5. While the chops are roasting, make the beer sauce: Heat the butter and a little olive oil in a small saucepan over a medium flame. Cook the onion in the pan until translucent, then add the flour. Toast the flour-fat-onion mixture until it reaches a golden color and loses its raw, floury scent. Add the rest of the bottle of beer and bring to a boil. Season with salt and pepper, lower the flame, and cook until the liquid thickens and reduces to about half its original volume.
6. When the chops are cooked, remove them from the oven. Add the mustard and gherkins to the beer sauce and immediately pour it over the meat. Garnish with chopped parsley and serve.
**Medium-bodied wheat beers work well; I used Negro Modelo.
Looks delicious; anything with mustard and pickles are high up there on my Tasty list!
I’m becoming a big fan of the sear-on-stove-finish-in-oven method. Works great for any protein-chicken, fish, beef, etc. I haven’t made any form of pork in so long. Time to get to WF!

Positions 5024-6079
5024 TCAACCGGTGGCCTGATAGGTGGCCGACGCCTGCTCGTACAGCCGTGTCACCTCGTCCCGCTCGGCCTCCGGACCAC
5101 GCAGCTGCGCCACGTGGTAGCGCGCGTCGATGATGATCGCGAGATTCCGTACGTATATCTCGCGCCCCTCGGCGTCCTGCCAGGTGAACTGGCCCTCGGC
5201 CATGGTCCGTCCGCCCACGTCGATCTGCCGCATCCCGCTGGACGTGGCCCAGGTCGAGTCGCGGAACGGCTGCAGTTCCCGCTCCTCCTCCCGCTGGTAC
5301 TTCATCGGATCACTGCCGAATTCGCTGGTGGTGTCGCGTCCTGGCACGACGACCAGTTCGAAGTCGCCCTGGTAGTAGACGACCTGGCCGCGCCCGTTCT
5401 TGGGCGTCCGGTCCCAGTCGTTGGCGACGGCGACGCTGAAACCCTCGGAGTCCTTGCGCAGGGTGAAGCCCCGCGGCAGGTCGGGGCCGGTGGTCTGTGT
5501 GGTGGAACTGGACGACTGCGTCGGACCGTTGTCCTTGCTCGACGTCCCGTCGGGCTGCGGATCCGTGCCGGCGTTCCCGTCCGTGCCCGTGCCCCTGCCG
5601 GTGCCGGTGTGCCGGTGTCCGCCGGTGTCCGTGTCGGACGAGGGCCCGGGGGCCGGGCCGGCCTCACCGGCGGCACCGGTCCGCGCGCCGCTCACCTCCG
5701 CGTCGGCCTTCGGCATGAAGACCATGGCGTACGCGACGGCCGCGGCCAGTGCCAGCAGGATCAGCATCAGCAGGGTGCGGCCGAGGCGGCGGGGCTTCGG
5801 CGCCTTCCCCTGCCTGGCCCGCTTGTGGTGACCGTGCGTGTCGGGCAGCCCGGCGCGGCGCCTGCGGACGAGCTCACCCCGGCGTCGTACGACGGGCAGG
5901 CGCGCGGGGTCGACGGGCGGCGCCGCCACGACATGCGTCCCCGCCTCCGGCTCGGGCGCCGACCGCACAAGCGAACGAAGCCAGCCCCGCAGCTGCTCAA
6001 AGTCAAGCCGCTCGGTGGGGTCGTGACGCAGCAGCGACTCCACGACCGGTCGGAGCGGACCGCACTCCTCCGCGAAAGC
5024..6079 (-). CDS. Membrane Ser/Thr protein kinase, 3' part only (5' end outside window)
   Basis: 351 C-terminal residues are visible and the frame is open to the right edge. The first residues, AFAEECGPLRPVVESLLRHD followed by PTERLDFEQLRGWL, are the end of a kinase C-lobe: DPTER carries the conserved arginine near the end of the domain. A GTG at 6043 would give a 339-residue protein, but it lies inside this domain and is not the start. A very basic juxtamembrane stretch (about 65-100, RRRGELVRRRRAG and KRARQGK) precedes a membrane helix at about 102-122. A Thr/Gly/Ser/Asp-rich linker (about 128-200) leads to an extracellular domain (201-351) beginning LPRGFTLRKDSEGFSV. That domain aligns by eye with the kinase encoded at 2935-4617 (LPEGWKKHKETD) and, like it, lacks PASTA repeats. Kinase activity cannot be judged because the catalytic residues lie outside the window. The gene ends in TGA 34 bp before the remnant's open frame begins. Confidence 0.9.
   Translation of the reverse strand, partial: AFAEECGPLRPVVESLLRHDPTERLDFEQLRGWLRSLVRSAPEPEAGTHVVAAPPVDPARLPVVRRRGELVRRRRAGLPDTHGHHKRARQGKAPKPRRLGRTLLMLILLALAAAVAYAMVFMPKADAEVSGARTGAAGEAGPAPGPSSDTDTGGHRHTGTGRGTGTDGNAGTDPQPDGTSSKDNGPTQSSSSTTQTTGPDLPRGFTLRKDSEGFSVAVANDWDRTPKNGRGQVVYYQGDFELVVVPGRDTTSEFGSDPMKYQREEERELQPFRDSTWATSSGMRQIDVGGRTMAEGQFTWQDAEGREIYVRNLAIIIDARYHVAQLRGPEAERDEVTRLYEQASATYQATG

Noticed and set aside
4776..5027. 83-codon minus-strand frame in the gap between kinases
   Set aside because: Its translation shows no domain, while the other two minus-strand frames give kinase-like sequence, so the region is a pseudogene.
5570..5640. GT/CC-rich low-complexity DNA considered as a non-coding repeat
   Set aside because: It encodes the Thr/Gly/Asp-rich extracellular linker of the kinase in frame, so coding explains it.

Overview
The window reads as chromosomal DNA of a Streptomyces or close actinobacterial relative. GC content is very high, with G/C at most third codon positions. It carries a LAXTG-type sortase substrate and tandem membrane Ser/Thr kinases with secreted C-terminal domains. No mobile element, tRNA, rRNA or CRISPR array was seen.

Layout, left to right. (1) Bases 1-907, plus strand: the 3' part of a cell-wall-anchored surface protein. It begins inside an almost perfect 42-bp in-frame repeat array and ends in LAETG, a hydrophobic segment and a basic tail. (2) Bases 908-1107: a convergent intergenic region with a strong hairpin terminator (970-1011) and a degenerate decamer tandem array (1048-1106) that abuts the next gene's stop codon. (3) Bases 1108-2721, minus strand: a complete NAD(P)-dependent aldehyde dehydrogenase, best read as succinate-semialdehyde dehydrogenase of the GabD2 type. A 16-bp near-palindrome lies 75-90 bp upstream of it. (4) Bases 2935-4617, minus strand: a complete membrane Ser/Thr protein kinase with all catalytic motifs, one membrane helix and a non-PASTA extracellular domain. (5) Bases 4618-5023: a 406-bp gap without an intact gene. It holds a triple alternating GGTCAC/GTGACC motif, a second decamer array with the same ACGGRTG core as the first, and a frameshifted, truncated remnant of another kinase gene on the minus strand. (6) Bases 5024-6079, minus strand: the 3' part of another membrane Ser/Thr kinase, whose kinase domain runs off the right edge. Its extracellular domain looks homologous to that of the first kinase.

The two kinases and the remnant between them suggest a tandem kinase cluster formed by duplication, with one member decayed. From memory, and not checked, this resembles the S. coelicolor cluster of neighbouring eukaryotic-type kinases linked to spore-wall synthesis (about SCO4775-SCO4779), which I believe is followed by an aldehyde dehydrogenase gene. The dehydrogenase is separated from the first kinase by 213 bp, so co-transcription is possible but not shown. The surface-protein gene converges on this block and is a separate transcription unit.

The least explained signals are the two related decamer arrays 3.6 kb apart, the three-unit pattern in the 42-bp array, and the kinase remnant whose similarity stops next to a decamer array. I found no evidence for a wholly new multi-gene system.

Working outside the cookbox here. Sign of a REAL chef. Um, I thought a ploughmans lunch was bread and cheese and pickles. maybe it’s the beer and pickles bit.
my treadmill routine involves watching the food channel (like everyone else over 40 here) and Anne Burrell (Ok she happens to be on then, not my 1st choice) recs brining pork for 3 days to get the best flavor. What do you think? Maybe the beer gets the job done faster!
ohhhh, so a gherkin is a cornichon! Q: how do you get over your fear of not cooking meat thoroughly? maybe it’s time to buy a meat thermometer.
Yay- you’re baaaaaaaaaack! Is it wrong that these look delicious to me even though I’m veg?!
These sound very good. I’m going to research the kind of beers recommended in Flemish cookbook recipes.
Oh my gosh… my boyfriend would love this! I’ll have to make it for him! 😀
Hi Celia, how have I never put gherkins with pork? They add a whole new dimension, cutting through the fat. Love the beer sauce too. You’ve elevated the humble pork chop from mid-week supper to something rather special.